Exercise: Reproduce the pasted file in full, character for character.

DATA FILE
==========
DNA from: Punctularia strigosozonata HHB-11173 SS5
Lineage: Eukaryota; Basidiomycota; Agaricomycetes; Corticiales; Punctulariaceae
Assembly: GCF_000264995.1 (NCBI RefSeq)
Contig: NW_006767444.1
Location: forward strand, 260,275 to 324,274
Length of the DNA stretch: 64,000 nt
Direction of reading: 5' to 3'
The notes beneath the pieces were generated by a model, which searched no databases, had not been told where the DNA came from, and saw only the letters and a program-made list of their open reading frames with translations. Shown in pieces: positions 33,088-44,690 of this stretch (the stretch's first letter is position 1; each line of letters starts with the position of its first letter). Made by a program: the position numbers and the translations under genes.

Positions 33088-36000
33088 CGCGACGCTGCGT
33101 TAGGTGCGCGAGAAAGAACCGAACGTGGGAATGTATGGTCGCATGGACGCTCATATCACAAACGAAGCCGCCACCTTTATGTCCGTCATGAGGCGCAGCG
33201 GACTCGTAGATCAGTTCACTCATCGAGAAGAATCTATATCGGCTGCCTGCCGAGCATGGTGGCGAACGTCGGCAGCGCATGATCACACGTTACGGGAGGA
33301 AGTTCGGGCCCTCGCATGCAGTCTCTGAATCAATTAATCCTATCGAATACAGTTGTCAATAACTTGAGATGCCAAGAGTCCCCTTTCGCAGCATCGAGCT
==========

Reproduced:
DNA from: Punctularia strigosozonata HHB-11173 SS5
Lineage: Eukaryota; Basidiomycota; Agaricomycetes; Corticiales; Punctulariaceae
Assembly: GCF_000264995.1 (NCBI RefSeq)
Contig: NW_006767444.1
Location: forward strand, 260,275 to 324,274
Length of the DNA stretch: 64,000 nt
Direction of reading: 5' to 3'
The notes beneath the pieces were generated by a model, which searched no databases, had not been told where the DNA came from, and saw only the letters and a program-made list of their open reading frames with translations. Shown in pieces: positions 33,088-44,690 of this stretch (the stretch's first letter is position 1; each line of letters starts with the position of its first letter). Made by a program: the position numbers and the translations under genes.

Positions 33088-36000
33088 CGCGACGCTGCGT
33101 TAGGTGCGCGAGAAAGAACCGAACGTGGGAATGTATGGTCGCATGGACGCTCATATCACAAACGAAGCCGCCACCTTTATGTCCGTCATGAGGCGCAGCG
33201 GACTCGTAGATCAGTTCACTCATCGAGAAGAATCTATATCGGCTGCCTGCCGAGCATGGTGGCGAACGTCGGCAGCGCATGATCACACGTTACGGGAGGA
33301 AGTTCGGGCCCTCGCATGCAGTCTCTGAATCAATTAATCCTATCGAATACAGTTGTCAATAACTTGAGATGCCAAGAGTCCCCTTTCGCAGCATCGAGCT